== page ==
Research Collaborations

The Faculty of Natural Sciences and its departments (Biology, Chemistry and Physics) are involved in a large number of research networks. Funding by the Deutsche Forschungsgemeinschaft (German Research Foundation, DFG), the European Union (EU) and private foundations provides the scientists with flexibility, and enables them to gear their research activities to the current needs of society. These research collaborations foster interdisciplinary communication, enabling scientific issues to be investigated from different points of views.

Institutes at the Faculty of Natural Sciences widely cooperate with other faculties and universities within the framework of various alliances and networks. This shows that the boundaries between the different research areas are increasingly disappearing and that scientific work is nurtured by intense cooperation. 

This centre combines the various activities undertaken in the Faculty in the area of quantum physics. The partners involved in the centre are the University of Stuttgart, Ulm University and Stuttgart’s Max Planck Institute for Solid State Research.

The aim of the research network is to study the manufacture, properties and functioning of nanostructures, creating the prerequisites for future uses and the systematic further development of existing applications. 

The aim of this interdisciplinary research association, which has been awarded an ERC Synergy Grant, is to explore biological processes using quantum technologies. For the physicists, chemists, biologists and medical scientists involved, the development of peptide therapeutic agents and molecular structural elucidation by means of quantum sensors play a crucial role. To achieve this, a new research building featuring ultra-modern laboratories is being constructed on Ulm University grounds. The building will offer sufficient space for around 115 scientists. 

The aim of the research association is to identify and characterise new biomarkers; analyse misregulated signalling pathways; and establish innovative preclinical and clinical concepts in translational research.

The international project is based on a partnership of four European universities in Estonia, the Czech Republic, France and Germany. It focuses on developing novel teaching modules and enhances scientific exchange in the field of soil science and plant ecology.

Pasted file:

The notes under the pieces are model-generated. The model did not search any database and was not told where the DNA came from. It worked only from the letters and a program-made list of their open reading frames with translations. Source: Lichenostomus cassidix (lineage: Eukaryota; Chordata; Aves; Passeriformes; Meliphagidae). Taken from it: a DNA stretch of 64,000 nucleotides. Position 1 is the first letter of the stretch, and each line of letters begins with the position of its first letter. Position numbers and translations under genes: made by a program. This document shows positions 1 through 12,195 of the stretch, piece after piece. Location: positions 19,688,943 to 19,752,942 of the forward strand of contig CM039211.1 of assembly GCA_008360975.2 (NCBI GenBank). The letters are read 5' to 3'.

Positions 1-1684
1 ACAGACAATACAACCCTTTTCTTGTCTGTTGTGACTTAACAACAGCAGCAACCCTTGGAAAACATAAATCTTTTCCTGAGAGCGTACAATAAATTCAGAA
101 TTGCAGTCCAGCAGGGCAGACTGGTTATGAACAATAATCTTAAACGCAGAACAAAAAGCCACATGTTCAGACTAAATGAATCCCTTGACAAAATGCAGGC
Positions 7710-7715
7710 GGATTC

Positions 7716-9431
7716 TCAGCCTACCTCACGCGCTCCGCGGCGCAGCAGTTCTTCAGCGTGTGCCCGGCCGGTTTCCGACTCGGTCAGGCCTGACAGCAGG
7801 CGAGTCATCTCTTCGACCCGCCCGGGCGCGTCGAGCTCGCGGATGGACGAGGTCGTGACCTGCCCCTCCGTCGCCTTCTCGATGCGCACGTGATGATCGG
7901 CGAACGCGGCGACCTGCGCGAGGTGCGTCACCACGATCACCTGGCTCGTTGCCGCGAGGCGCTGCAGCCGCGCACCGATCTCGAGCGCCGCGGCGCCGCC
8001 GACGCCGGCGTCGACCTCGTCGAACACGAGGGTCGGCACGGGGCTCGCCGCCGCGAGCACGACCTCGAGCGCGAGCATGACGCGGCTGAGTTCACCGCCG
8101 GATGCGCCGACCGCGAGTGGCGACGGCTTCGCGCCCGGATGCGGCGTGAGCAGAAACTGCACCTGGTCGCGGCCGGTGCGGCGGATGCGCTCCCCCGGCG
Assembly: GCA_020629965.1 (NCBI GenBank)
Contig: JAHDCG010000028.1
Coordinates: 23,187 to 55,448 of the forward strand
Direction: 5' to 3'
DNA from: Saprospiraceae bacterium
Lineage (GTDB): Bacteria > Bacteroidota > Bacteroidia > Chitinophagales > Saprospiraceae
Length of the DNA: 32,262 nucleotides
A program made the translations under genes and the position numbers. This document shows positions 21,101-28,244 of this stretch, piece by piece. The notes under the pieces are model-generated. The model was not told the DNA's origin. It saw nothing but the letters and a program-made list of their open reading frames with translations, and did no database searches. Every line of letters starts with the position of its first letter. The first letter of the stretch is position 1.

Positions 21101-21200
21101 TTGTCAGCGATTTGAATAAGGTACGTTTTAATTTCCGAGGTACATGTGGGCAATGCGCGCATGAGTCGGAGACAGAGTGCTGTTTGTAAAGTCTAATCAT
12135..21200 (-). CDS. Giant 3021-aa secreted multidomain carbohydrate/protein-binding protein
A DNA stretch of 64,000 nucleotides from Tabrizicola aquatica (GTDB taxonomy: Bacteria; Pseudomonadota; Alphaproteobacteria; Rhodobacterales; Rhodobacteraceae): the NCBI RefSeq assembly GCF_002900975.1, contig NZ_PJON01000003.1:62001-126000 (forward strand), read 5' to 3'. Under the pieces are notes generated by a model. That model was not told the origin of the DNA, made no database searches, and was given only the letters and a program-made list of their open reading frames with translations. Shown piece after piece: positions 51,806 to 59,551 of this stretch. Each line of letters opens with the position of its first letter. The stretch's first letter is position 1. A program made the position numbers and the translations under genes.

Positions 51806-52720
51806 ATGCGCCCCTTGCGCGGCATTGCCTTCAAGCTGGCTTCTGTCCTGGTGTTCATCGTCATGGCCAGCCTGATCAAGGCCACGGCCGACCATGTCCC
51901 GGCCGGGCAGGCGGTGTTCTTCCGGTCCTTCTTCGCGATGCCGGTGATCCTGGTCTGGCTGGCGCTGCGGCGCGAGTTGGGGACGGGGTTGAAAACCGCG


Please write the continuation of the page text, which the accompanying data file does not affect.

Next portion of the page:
Cooperative activities within the Biology Department

Several cooperative activities in research networks, coordinated by Ulm University’s Biology Department, that extend beyond the University demonstrate that many of the research topics explored in Biology are highly topical, and gain attention both nationally and internationally. These cooperative activities include

  • the international research association COSMIC2 within the Systems Biology of Microorganisms programme (SysMO2) (coordinated by Prof Dr Peter Dürre)
  • the international research association Biotechnological Production of Chemical Building Blocks (BioProChemBB) within the EU programme ERA-IB (coordinated by Prof Dr Bernhard Eikmanns)
  • the DFG transregional research unit Unravelling the Prokaryotic Immune System (coordinated by Prof Anita Marchfelder); the DFG-funded research association Biodiversity Exploratories, of which the part concerning the Swabian Alb near Münsingen is coordinated by Prof Dr Manfred Ayasse
  • and the research network Development of methods for the analysis of multi domain proteins and their application for the study of cell polarity proteins in vitro and in vivo funded by Baden-Württemberg Stiftung and coordinated by Prof Dr Nils Johnsson.
  • The research cooperation with the Smithsonian Tropical Research Institute in Panama, represented previously by Prof Dr Elisabeth Kalko, is now being continued under the responsibility of PD Dr Marco Tschapka. This cooperation opens up longer-term possibilities for conducting research in Panama within tropical biological projects as part of the key area eco-health sustainability.
  • PD Dr Tschapka also coordinates the cooperative activities in teaching with the Universidad de Costa Rica within an international study and training partnership (ISAP) that has been financed by the German Academic Exchange Service (DAAD) for many years. This partnership enables students on the Master’s program in Biology to complete tropics-related internships in Costa Rica.

In addition, a wide range of collaborative research projects, requiring the involvement of biologists in subprojects, are undertaken, including within the framework of EU, BMBF and DFG programmes.